Tuesday, October 15, 2013

Brizzi's Decision Not To Put On Defense In Charlie White Case Based On His Doubts About Wife's Testimony

Arguments by the attorney representing former Secretary of State Charlie White in his petition for post-conviction relief resumed today in Hamilton Superior Court Judge Daniel Pfleging's courtroom with testimony from White's trial attorney, Carl Brizzi. In February, 2012, White was forced to give up his office after a jury found him guilty on six of seven vote fraud-related charges arising out of prosecutors' claims that he voted illegally once by casting a vote in the 2010 primary election in a precinct in which he didn't reside. White's attorney, Andrea Ciobanu, is arguing that White received ineffective counsel from Brizzi, the former Marion Co. Prosecutor. Ciobanu blames Brizzi's failure to put on a defense in the case by calling any witnesses as the main reason jurors found him guilty. For the first time today, we got a better picture of Brizzi's claimed rationale for closing his case without offering any witnesses or evidence in defense of his client.

Previously, Brizzi has maintained in public interviews that his strategy not to put on a defense was based on his belief that the prosecution had not met its burden in proving any of the charges against him, a tactic he says caught prosecutors off guard. Today, he told Judge Pfleging during his testimony that he had never made any firm decision until what, if any, witnesses he would call until the prosecution neared the end of its case against his client. Brizzi claimed that during a late-night meeting with White and his wife, Michelle White, that he began to question the truthfulness of the testimony that she had previously provided to the Indiana Recount Commission, where she testified that she and her husband did not reside together in the condominium he purchased a few months before their marriage until the couple tied the knot Memorial Day weekend after the May primary. Michelle testified that White spent much of his time on the road campaigning for Secretary of State, but that he slept in the basement of his ex-wife's home until they were married. White's ex-wife, Nicole Mills, buttressed her testimony during the Recount Commission proceedings.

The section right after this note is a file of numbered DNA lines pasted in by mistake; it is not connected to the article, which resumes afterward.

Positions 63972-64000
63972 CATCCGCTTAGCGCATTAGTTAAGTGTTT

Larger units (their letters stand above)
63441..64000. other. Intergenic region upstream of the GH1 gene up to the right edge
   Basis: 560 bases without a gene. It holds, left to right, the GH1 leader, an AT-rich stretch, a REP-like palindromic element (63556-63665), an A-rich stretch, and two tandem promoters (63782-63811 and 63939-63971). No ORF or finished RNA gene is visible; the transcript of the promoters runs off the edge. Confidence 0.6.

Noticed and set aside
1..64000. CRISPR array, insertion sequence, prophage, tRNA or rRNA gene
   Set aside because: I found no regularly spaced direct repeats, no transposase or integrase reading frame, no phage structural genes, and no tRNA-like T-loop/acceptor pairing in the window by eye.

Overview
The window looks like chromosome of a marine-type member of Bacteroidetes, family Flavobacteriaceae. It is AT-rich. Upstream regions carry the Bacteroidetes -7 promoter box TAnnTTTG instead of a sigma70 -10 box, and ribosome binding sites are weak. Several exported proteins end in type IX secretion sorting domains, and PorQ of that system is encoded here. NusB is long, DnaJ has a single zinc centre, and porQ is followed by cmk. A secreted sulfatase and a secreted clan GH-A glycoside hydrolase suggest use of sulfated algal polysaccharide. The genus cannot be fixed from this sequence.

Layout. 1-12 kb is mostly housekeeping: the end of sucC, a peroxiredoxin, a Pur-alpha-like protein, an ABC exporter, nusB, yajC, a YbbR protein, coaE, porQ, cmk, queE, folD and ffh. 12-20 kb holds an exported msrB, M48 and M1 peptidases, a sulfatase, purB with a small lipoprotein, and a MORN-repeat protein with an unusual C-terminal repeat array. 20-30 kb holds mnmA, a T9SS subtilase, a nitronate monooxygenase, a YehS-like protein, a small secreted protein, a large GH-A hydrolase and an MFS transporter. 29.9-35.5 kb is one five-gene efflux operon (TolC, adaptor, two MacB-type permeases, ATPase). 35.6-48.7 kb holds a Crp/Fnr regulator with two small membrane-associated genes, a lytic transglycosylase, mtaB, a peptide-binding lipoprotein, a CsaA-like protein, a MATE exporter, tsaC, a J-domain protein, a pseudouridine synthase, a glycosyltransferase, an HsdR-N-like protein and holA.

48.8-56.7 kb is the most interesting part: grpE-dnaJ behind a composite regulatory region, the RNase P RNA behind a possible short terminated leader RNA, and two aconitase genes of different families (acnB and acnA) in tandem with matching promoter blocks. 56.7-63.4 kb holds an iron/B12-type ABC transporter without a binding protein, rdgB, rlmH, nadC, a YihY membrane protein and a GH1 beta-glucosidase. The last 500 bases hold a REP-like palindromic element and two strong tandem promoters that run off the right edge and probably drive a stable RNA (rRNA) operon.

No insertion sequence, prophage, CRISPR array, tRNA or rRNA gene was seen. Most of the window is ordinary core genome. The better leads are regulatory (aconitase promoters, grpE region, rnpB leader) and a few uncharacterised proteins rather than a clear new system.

Brizzi acknowledged that he had represented Michelle White during the Recount Commission as her pro bono counsel when she testified in support of her husband. During a tough late-night grilling of her during the trial, Brizzi claims that in an agitated and emotional state Michelle claimed Charlie didn't really "live there, live there" in reference to Nicole's home, which Brizzi characterized as a "confession" or "recantation" of her Recount Commission testimony. At that moment, Brizzi says his trial strategy began to change. He says that he came to the conclusion that the rules of professional conduct would not have allowed him to offer testimony from Michelle that he said he believed would be untruthful. When asked why he argued to jurors in his closing argument that White resided at his ex-wife's home during the time in question if he didn't believe Michelle, he responded that it was his duty to argue his client's case as best as he could to the jury.

Ciobanu questioned Brizzi's judgment for not spending any time prepping any of the witnesses he had listed on his final witness list prior to trial and questioned whether he ever had any intention of calling witnesses. Brizzi explained that it was not necessary for him to sit down and interview all potential witnesses prior to trial. He said that he typically speaks to witnesses shortly before or at the time of the trial.

At the beginning of his testimony, special prosecutor Dan Sigler, Sr. strenuously objected to any attempts by White's attorney to impeach Brizzi's testimony with testimony he gave last week in the civil case White has filed against Brizzi for legal malpractice. Sigler complained that White's attorney circumvented a deposition of Brizzi in the post-conviction relief proceeding by filing a civil lawsuit against him and deposing him in that matter instead without notice to him. Ciobanu shot back that Sigler had been made aware of the deposition and had been afforded the opportunity to attend the deposition but chose not to attend it. Judge Pflefging overruled Sigler's objection and permitted Brizzi to be examined on matters discussed in the deposition that were relevant to whether he had provided ineffective counsel.

One by one, Brizzi dismissed the value of calling witnesses. After dismissing Michelle's testimony as untrustworthy, he said he didn't want to call White's ex-wife, Nicole, because he believed that she was too corporate-like in her answers and jurors would wonder why she testified if White's wife didn't testify. He said that White's mother was "too emotional" to be an effective witness. He had ethical concerns that an expert witness that Brizzi says was retained by White and his father without his consultation, Ryan Harmon, a former Indiana State Police sergeant, would not be credible. Harmon was prepared to offer testimony based on his analysis of GPS data gathered from White's cell phone records that he said would prove that White spent most nights at his ex-wife's home during the period in question when he wasn't traveling throughout the state.